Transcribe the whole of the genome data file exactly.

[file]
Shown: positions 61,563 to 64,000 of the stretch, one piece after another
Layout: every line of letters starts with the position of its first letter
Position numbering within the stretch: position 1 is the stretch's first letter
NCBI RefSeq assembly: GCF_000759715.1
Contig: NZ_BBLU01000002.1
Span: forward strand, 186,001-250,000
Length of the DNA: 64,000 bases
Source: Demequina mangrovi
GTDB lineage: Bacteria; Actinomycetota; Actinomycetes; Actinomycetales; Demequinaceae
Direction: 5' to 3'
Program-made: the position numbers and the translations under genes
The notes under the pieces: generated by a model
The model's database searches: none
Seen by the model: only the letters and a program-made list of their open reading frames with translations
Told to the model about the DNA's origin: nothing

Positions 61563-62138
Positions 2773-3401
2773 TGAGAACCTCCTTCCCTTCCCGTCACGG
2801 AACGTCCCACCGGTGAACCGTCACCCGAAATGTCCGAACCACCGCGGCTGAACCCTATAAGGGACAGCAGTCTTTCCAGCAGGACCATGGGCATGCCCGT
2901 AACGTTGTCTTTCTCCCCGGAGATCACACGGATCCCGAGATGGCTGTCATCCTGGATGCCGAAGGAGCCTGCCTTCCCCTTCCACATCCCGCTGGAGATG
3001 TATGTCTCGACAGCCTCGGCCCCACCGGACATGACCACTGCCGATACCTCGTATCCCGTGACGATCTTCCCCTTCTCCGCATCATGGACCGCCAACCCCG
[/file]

Shown: positions 61,563 to 64,000 of the stretch, one piece after another
Layout: every line of letters starts with the position of its first letter
Position numbering within the stretch: position 1 is the stretch's first letter
NCBI RefSeq assembly: GCF_000759715.1
Contig: NZ_BBLU01000002.1
Span: forward strand, 186,001-250,000
Length of the DNA: 64,000 bases
Source: Demequina mangrovi
GTDB lineage: Bacteria; Actinomycetota; Actinomycetes; Actinomycetales; Demequinaceae
Direction: 5' to 3'
Program-made: the position numbers and the translations under genes
The notes under the pieces: generated by a model
The model's database searches: none
Seen by the model: only the letters and a program-made list of their open reading frames with translations
Told to the model about the DNA's origin: nothing

Positions 61563-62138
Positions 2773-3401
2773 TGAGAACCTCCTTCCCTTCCCGTCACGG
2801 AACGTCCCACCGGTGAACCGTCACCCGAAATGTCCGAACCACCGCGGCTGAACCCTATAAGGGACAGCAGTCTTTCCAGCAGGACCATGGGCATGCCCGT
2901 AACGTTGTCTTTCTCCCCGGAGATCACACGGATCCCGAGATGGCTGTCATCCTGGATGCCGAAGGAGCCTGCCTTCCCCTTCCACATCCCGCTGGAGATG
3001 TATGTCTCGACAGCCTCGGCCCCACCGGACATGACCACTGCCGATACCTCGTATCCCGTGACGATCTTCCCCTTCTCCGCATCATGGACCGCCAACCCCG